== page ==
Problems with the Honey Industry, exploiting bees, violated their five freedoms: To prevent the queen bee from leaving the hive, honey producers sometimes cut off her wings. Often, queen bees are artificially inseminated. Large commercial operations sometimes take all the honey instead of leaving enough for the bees to get through the winter. The honey is then replaced with a cheap sugar substitute. Most beekeepers remove all the spring-season honey. In colder areas, some beekeepers will burn the beehives, killing all the bees inside, before the winter starts, to reduce cost. Bees are often killed or harmed by haphazard handling.
Honey Alternatives: Bees are hardworking animals who deserve to keep the labour of their work. Stealing products from them is a form of exploitation, which should and can be easily avoided. Honey can be replaced by rice syrup, agave nectar, barley malt, maple syrup, molasses, sorghum or fruit concentrates.
OIPA representative-India Naresh Kadyan
asks all concerned to regulate the honey bees restoring their five freedoms, keeping in view the Indian Prevention of Cruelty to Animals Act.
The five freedoms of animals are:
- Freedom from hunger and thirst (food and water):
All animals deserve access to clean water and a well-balanced, nutritious diet. Freedom from hunger and thirst provides for animals most basic needs by allowing that animal to remain in good health and full of vitality.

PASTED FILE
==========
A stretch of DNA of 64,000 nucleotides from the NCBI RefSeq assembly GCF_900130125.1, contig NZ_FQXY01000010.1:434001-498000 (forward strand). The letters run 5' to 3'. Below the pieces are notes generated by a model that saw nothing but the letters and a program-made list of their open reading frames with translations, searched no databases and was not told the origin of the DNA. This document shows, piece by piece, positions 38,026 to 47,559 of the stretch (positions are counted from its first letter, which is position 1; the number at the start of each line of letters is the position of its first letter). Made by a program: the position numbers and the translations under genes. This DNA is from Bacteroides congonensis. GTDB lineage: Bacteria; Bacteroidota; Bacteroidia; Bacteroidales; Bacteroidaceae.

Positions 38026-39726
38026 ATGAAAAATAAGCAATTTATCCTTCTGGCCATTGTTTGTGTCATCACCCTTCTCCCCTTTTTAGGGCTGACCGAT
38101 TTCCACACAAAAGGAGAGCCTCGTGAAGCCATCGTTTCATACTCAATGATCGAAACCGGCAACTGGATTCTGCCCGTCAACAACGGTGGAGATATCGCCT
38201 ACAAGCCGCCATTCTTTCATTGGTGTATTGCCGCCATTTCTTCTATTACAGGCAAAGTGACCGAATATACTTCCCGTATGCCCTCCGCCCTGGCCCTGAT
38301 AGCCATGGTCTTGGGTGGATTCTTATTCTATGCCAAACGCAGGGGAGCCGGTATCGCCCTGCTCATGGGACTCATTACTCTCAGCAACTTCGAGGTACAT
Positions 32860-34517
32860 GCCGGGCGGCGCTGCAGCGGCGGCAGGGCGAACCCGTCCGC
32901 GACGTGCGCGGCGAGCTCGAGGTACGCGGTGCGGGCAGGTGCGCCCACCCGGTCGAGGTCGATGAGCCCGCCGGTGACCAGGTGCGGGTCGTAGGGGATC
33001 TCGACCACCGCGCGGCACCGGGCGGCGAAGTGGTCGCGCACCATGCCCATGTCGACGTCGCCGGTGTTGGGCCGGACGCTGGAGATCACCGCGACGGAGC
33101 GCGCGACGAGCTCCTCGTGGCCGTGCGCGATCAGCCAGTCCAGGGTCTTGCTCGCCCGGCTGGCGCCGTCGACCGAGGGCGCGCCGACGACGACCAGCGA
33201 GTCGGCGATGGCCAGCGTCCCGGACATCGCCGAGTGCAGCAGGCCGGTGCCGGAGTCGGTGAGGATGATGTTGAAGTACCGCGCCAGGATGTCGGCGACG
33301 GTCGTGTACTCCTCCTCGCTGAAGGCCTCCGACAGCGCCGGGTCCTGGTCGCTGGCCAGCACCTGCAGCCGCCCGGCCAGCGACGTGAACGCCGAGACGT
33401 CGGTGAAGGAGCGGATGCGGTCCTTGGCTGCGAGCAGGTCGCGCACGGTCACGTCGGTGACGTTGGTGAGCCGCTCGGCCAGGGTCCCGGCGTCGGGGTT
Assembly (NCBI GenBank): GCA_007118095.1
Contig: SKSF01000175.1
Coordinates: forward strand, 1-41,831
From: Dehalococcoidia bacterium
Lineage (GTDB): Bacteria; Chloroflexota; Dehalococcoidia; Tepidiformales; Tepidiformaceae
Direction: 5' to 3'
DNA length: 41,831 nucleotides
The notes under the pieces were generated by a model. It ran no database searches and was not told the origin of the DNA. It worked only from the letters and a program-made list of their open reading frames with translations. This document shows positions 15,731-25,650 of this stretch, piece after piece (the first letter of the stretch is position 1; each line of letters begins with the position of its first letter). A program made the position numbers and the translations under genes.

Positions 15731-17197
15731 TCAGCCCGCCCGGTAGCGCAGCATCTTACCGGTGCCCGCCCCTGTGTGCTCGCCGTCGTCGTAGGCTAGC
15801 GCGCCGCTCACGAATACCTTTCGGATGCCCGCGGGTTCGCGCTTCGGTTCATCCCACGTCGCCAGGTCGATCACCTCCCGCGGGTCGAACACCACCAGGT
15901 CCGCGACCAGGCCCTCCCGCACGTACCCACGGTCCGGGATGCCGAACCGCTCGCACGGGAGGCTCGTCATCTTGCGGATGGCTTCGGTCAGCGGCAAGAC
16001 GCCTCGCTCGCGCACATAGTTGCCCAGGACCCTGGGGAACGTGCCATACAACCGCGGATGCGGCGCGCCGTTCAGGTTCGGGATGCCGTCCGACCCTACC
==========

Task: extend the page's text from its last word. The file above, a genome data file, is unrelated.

- Freedom from discomfort (shelter):
All animals should live in an appropriate environment. The conditions and surroundings given to an animal contribute to its overall well-being. By providing an animal with shelter and a comfortable resting area, you are ensuring that the animal remains healthy and happy.
- Freedom from pain, injury and disease (medical care):
All animals should be entitled to immediate veterinary attention when sick or injured to avoid unnecessary suffering. In certain cases, unnecessary pain and injury can be prevented through regular visits to a vet.
- Freedom to express normal behaviour (exercise):
All animals should be allowed to express normal behaviours. A normal behaviour is the way an animal acts in its natural environment. Enough space, proper shelter and housing as well as adequate exercise, opportunity to play and the company of the animal’s own kind encourages the expression of normal behaviours.
- Freedom from fear and distress (love and understanding):
All animals deserve to be happy. Ensuring conditions that avoid unnecessary anxiety and stress will help to provide freedom from mental suffering. While favourable physical conditions are essential, appropriate mental conditions are also important to good animal welfare.